Commissioner Bill Hutson presented and reviewed the following resolutions: (1) designating the official representative and alternate for the purpose of voting at the annual meeting of the County Commissioners Association of Ohio (CCAO) in 2018; (2) reappointing a representative for the villages to the Medina County Council of Governments (COG) on Drug Enforcement; and (3) appointing representatives and alternates to the OPWC District 9 Integrating Committee. Mr. Friedrick moved to approve the three resolutions; Mrs. Geissman seconded the motion. There was no discussion. Roll call showed all commissioners voting AYE.
Mr. Friedrick moved to go into an Executive Session after the Discussion Session consider the appointment, employment, dismissal, discipline, promotion, demotion, or compensation of a public employee or official; the motion was seconded by Mrs. Geissman. There was no discussion. Roll call showed all commissioners voting AYE.
With no further business to come before the Commissioners, the meeting recessed at 9:54 a.m.
At 9:55 a.m., the Commissioners began the Discussion Session.
Entering Into Contract Negotiations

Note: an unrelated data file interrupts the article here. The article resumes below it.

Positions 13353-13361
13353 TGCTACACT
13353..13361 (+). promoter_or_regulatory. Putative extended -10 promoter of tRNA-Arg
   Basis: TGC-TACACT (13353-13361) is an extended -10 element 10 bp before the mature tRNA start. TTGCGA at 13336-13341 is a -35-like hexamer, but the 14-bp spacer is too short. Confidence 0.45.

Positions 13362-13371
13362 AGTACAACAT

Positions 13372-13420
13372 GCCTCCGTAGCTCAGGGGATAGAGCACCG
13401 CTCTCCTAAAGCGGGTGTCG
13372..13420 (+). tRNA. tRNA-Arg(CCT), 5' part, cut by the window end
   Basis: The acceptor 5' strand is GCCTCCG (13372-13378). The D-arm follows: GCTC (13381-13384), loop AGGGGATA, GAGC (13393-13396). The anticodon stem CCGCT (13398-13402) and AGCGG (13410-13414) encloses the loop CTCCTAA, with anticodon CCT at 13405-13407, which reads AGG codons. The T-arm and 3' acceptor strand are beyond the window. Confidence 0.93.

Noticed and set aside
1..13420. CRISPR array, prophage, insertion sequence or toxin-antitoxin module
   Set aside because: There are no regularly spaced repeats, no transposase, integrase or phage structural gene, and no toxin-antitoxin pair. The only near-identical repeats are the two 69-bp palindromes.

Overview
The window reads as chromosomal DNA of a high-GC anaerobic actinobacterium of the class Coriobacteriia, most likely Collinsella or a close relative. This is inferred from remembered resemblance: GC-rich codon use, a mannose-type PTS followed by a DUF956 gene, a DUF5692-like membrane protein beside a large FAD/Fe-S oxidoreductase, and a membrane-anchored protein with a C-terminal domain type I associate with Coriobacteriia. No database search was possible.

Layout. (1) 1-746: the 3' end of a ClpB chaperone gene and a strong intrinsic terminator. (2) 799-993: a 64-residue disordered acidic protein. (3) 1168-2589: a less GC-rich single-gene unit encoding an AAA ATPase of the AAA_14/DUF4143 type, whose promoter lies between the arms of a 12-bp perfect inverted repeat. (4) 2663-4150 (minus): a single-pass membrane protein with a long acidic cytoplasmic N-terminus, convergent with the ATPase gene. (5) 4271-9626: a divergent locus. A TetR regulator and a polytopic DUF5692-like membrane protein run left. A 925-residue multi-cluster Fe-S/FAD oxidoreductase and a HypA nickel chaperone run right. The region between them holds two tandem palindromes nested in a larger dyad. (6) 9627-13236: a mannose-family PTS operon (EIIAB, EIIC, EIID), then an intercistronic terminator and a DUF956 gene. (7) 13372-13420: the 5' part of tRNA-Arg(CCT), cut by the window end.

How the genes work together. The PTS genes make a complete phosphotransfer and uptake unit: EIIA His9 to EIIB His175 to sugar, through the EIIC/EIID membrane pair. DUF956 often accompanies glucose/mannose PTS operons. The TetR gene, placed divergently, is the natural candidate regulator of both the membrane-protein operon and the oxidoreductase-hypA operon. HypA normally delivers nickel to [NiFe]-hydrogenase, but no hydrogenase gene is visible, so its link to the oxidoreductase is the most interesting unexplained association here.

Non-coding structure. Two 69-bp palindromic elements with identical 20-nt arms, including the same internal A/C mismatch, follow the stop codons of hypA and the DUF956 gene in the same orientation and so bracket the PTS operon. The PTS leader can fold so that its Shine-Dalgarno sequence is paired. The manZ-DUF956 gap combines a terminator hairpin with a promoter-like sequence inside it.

Sanitary Engineer Amy Lyon-Galvin stated that she had originally planned to present a resolution from the podium, but delaying it to this discussion session gave her an opportunity to better answer questions related to their continued interest in processing and recovery of recyclables. They had done a two-part process. The first part was that they asked for qualifications from companies interested in providing processing and a long-term transfer, transport, and disposal contract. There were six respondents (two were non-responsive). On October 24, the commissioners gave her permission to ask the four that were qualified to submit their Part 2 project proposal. Those were due November 20. Since that time, she has been conducting due diligence on those four proposals. The four received were from Kimble Companies, Rumpke of Ohio, Entsorga, and Envision Waste Services. The interviews were conducted on November 28 for each of the respondents, questions answered, and they provided their version of what they had been using. They also completed their own version of the recycling scorecard that was used to see what their impacts might be, both in terms of recycling and diversion because the goal is to ultimately minimize tonnage sent to the landfill. She conducted a site visit in December to Martinsburg, West Virginia where Entsorga has a facility under construction – the first of theirs in the United States. She also visited Rumpke and saw their single-stream MRF in Cincinnati and their glass recycling facility in Dayton. In January, she went to Valley City to see Kimble’s building that they purchased with plans to turn it into a transfer station (plays into their proposal response). She also visited Vadxx in Akron because they were a component of the Envision proposal for a plastics-to-fuel opportunity. The resolution summarizes all of this.